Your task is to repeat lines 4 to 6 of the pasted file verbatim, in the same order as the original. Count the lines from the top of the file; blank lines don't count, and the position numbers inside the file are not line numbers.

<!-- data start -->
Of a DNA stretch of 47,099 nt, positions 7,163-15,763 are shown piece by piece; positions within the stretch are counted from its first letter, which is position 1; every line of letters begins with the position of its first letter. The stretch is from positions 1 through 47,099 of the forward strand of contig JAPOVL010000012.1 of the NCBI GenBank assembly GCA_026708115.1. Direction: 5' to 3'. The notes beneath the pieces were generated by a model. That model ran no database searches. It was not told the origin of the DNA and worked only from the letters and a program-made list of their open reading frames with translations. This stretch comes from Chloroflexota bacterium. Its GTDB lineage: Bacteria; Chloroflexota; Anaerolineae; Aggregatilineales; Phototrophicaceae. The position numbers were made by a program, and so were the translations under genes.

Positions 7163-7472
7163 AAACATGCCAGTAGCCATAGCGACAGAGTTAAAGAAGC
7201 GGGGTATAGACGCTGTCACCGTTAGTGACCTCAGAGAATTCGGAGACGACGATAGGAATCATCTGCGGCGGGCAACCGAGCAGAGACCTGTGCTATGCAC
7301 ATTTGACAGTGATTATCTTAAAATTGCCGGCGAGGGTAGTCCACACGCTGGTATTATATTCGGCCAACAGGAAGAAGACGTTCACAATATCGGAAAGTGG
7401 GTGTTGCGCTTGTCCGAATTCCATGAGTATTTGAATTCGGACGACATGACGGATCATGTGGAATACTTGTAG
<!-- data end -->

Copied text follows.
7201 GGGGTATAGACGCTGTCACCGTTAGTGACCTCAGAGAATTCGGAGACGACGATAGGAATCATCTGCGGCGGGCAACCGAGCAGAGACCTGTGCTATGCAC
7301 ATTTGACAGTGATTATCTTAAAATTGCCGGCGAGGGTAGTCCACACGCTGGTATTATATTCGGCCAACAGGAAGAAGACGTTCACAATATCGGAAAGTGG
7401 GTGTTGCGCTTGTCCGAATTCCATGAGTATTTGAATTCGGACGACATGACGGATCATGTGGAATACTTGTAG